Newbury, Berkshire RG14 6HL info@naturestimeline.com Always available, except when sleeping, or on a rare away day. I will attempt to respond to most emails within 24 hours.

Baby birds galore

My regular readers will know that I painstakingly (too strong an emotive really) update my phenology calendar to reflect on the natural events taking place in the United Kingdom. So, now that the mixed spring has passed, what effect did it have on nature, more especially our familiar breeding garden birds? When it comes to young birds, … Continue reading Baby birds galore

The vital role of citizen science

The best way to observe nature is to follow the changing seasons. I subscribe to many blogs, of which the Woodland Trust is one. Their latest post reblogged above, illustrates how many folk are becoming highly valued citizen scientists.

Bird Surveys, ill health and horrendous weather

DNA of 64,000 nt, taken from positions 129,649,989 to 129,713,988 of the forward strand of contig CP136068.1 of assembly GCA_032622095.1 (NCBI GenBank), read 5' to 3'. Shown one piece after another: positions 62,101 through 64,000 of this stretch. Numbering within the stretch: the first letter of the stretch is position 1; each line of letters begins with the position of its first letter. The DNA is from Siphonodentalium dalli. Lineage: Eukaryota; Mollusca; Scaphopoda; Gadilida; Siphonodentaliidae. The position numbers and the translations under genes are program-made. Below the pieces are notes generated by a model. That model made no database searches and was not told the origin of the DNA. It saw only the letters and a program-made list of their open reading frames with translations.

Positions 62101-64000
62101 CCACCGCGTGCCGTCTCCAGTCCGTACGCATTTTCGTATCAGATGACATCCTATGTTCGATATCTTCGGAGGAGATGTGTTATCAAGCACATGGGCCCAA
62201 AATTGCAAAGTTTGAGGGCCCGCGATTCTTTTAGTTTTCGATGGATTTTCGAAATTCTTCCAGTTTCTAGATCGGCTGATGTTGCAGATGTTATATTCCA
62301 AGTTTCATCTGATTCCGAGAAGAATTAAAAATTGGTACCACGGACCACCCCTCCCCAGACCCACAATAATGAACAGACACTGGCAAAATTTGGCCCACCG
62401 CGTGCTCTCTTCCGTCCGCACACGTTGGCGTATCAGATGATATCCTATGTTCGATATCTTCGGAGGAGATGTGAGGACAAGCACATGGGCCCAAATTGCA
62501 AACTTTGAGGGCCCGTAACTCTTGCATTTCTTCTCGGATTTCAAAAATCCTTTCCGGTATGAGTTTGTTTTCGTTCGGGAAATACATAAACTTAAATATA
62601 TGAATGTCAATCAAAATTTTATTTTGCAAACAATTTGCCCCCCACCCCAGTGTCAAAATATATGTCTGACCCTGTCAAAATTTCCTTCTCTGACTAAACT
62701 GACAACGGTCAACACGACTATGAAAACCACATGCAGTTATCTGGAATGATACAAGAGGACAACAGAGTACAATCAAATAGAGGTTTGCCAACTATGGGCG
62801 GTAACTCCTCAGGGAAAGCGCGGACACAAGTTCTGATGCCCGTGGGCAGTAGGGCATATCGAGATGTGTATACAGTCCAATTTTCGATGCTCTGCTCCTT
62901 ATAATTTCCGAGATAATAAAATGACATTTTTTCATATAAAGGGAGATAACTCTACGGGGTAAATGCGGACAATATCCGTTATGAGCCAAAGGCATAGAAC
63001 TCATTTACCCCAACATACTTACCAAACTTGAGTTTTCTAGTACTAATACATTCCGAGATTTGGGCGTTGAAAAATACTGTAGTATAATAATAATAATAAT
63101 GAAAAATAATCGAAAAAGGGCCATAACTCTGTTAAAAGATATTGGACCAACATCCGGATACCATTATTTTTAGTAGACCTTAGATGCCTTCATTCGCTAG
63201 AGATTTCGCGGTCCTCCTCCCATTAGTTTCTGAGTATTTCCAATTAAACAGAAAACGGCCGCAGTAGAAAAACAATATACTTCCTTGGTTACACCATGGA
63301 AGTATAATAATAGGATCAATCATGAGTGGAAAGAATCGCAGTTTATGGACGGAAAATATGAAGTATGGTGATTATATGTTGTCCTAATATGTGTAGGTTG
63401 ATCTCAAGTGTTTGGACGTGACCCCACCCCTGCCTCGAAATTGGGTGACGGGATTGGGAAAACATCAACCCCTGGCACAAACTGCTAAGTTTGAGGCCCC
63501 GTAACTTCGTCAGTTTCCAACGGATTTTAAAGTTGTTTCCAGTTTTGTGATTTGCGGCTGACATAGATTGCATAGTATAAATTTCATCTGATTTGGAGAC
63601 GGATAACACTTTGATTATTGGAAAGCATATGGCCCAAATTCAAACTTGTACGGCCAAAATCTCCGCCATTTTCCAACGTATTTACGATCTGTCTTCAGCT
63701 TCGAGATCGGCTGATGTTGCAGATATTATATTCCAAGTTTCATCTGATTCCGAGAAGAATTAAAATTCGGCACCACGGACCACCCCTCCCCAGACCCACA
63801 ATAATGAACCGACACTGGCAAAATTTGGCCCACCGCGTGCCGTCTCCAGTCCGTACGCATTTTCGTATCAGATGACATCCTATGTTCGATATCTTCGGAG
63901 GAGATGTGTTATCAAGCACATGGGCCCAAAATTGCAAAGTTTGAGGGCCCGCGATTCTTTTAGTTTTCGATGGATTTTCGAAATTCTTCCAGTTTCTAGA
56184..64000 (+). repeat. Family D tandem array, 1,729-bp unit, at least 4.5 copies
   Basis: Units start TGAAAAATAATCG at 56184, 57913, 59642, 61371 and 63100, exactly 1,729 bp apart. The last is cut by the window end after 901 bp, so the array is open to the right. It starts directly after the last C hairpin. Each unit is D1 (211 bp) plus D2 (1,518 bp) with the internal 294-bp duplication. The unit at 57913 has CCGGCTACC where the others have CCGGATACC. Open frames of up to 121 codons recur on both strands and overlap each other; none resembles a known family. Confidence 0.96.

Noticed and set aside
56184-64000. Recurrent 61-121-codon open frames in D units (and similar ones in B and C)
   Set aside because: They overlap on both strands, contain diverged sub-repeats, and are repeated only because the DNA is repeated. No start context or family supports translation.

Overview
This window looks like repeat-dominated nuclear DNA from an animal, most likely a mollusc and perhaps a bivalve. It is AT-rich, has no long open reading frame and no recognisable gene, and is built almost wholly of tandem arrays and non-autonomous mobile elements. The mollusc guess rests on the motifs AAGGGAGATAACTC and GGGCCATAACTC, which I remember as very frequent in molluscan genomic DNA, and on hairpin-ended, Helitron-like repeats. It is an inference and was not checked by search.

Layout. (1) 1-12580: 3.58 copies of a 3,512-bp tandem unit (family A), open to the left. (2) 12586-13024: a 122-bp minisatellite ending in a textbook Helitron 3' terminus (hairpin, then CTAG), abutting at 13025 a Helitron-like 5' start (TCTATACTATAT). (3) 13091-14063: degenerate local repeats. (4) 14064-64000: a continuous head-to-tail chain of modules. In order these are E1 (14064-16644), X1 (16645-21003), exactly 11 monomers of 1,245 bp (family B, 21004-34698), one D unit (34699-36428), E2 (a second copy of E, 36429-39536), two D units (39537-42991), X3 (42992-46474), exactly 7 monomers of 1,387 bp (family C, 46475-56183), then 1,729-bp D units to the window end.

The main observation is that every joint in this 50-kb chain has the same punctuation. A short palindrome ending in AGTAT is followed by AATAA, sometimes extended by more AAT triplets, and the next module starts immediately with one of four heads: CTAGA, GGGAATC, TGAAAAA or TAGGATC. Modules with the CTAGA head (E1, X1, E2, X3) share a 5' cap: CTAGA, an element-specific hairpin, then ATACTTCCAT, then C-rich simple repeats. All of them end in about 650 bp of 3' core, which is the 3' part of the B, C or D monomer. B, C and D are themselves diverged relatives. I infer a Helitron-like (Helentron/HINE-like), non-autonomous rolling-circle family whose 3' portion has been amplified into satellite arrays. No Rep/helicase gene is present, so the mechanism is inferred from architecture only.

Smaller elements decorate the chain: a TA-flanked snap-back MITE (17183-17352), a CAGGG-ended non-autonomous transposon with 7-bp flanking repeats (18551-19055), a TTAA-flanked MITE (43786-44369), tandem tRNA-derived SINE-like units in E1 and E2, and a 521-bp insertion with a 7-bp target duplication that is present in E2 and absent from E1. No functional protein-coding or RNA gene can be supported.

Why the hiatus, I hear you ask. Well, let me explain if I may. My current job role as a Bird Surveyor/Researcher allows me to intimately follow our feathered friends and log their breeding success. To best illustrate the differing roles out there, I will direct you to a couple of blogs. For example, Lewis Yates, whose exploits this birding season come from … Continue reading Bird Surveys, ill health and horrendous weather

Early April offerings from nature

Here are my latest offerings from my Phenological sightings. I first witnessed a Pendunculate Oak (Quercus robur) in budburst on the 3rd April. This matches quite closely to last year's date of 7th April but is well ahead of 2010's date of 24th April. The average date on which this bud bursting happens is 14th April, based … Continue reading Early April offerings from nature

March and April Phenological madness

I have recently updated my natural events calendar to reflect all the activity since Mid March. So where are we now? Unseasonably warm temperatures and a continuing drought have dominated the UK weather headlines from the past couple of weeks. The drought area recently increased in size to cover a larger area of the United Kingdom. Nevertheless, snow … Continue reading March and April Phenological madness

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